One time when I was a teenager and my parents went back to see my grandpa I was left to my own devices. I was left with grocery money (because I knew how to cook) and money for Chinese food (which is pretty much all I wanted to eat back then…kind of still do). For whatever reason I really, really wanted potato salad but we had no hard boiled eggs…but for some reason I had already boiled potatoes. So I had a great idea.
Put the egg in the microwave. So I did. It was fine. Since I was in a rush I decided I would put it in a bowl and run it under cold water to speed up the process. And with that I had hardboiled egg 4th of July…with little bits of hard boiled fireworks flying through the kitchen everywhere.
I cleaned up what I saw but I’m not a very good cleaner and when my mom came home in a couple of days she noticed right away (I missed the large chunks of the ceiling….who knew?) My parents weren’t mad or anything. I mean you know you have a good teen when you go away for 10 days and only come home to microwaved boiled eggs. 😀 But my mother was of course annoyed and swears she still found bits of egg over a two year span. I think she was lying. 😛
So I learned it apparently is a mistake to hard boil eggs in the microwave. Good to know.
These rolls are another lesson learned. I saw a recipe on Pinterest for just cake batter cinnamon rolls and that didn’t appeal to me so I decided that I would go the snail route (not that kind of snail) and fill mine with Funfetti pastry cream. But when I clicked through the recipe was super long and they had basically made croissant dough…which is awesome but oh so time consuming. And well I got me yet another part time job and so time is even more limited. So I decided to look up a no yeast quick fix cinnamon roll recipe. Big mistake.
So I made this dough that said it might be wet and if it is add more flour. I added and added flour to no end. I finally plopped it out onto the counter to roll out and it spread around like the Blob…it gave new meaning to the expression nailing down Jello. I added more flour which just mean these were going to be seriously tough rolls…they were. When I finally got them manageable I spread on the pastry cream and attempt as quickly as I can to cut them and put them into a pan. That was less than fun. It said bake for 15…it took almost 30. The recipe and me were not friends. So I didn’t include it and I am not going to link it.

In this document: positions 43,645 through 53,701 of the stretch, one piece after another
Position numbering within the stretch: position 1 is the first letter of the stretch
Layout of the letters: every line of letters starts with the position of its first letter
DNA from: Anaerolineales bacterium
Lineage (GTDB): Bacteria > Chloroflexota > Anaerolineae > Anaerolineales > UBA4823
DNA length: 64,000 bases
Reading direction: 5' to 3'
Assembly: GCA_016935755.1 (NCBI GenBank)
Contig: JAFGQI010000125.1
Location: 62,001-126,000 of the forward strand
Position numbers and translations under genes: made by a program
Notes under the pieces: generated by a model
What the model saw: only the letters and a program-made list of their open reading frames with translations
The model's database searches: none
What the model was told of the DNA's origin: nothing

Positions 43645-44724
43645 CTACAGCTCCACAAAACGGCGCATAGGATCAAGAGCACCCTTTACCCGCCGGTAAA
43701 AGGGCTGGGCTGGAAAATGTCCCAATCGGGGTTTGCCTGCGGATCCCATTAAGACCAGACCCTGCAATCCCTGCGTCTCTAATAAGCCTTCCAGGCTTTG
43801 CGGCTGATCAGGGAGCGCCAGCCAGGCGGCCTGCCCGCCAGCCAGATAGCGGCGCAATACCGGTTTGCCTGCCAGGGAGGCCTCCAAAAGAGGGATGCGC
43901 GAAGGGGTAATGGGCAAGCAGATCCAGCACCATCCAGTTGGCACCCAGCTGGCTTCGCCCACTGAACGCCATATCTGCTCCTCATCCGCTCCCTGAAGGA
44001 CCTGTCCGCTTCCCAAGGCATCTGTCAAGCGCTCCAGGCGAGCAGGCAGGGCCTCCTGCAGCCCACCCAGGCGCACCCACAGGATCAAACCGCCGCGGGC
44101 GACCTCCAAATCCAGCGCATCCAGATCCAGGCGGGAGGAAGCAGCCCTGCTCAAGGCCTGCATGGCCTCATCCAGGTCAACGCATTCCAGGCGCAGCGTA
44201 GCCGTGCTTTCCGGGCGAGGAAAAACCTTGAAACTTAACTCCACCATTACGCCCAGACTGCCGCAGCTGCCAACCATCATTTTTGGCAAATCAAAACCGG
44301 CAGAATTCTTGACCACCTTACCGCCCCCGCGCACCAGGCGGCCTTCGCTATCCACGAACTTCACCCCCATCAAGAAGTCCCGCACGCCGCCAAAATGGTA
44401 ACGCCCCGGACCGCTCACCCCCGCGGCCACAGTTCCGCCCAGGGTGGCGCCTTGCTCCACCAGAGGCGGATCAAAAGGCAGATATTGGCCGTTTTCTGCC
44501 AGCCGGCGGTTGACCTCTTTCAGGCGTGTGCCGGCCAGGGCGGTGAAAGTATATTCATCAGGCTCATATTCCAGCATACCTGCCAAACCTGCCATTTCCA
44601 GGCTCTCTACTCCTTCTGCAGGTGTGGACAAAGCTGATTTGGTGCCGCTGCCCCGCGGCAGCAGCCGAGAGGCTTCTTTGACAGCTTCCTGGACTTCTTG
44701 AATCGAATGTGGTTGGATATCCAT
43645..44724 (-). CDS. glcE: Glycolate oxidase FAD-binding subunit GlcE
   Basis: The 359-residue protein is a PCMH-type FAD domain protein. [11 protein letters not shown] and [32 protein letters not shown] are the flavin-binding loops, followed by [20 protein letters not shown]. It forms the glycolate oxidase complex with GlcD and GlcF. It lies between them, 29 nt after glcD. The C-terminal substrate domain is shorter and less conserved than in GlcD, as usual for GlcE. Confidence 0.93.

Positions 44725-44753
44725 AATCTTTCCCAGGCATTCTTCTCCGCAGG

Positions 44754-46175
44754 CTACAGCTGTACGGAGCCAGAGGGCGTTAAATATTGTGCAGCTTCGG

While the rolls were a mistake the idea was good and if I ever get the time to make brioche again I will make these again. So be prepared to see them again at some point…with better results. But life is about making mistakes and learning from them. I’ve never boiled an egg in a microwave ever again and I’m never going to skip corners and try and make a quick roll again. Yuck. A perfectly good waste of sprinkles.
The pastry cream FYI can be mixed with whipped cream and thrown into a prepared pie crust (think cookie) and it would make a great pie!
Also want to say a big Happy Birthday to my mom today!!!
Funfetti Pastry Cream
1 cup whole milk
3 large egg yolks
1/4 cup granulated sugar
4 TBSP cornstarch, sifted
1/2 tsp. pure vanilla extract
2 TBSP unsalted butter, cut into bits at room temperature
1/3 cup funfetti cake mix
Bring the milk to a boil in a small saucepan.
Meanwhile, in a medium heavy-bottomed saucepan, whisk the egg yolks together with the sugar and cornstarch until thick and well blended.
Still whisking, drizzle in about 1/4 cup of the hot milk– this will temper, or warm, the yolks so they won’t curdle. Whisking all the while, slowly pour in the remainder of the milk.
Put the pan over medium heat and, whisking vigorously, constantly and thoroughly (making sure to get the edges of the pot), bring the mixture to a boil. Keep at a boil, still whisking, for 1 to 2 minutes, then remove the pan from the heat.
Whisk in the vanilla extract and cake mix. Let sit for 5 minutes, then whisk in the bits of butter, stirring until they are full incorporated and the pastry cream is smooth and silky.
Scrape the cream into a bowl. You can press a piece of plastic wrap against the surface of the cream to create an airtight seal and refrigerate the pastry cream until cold or, if you want to cool it quickly–as I always do–put the bowl into a larger bowl filled with ice cubes and cold water, and stir the pastry cream occasionally until it is thoroughly chilled, about 20 minutes.
Adapted from Baking From My Home To Yours by Dorie Greenspan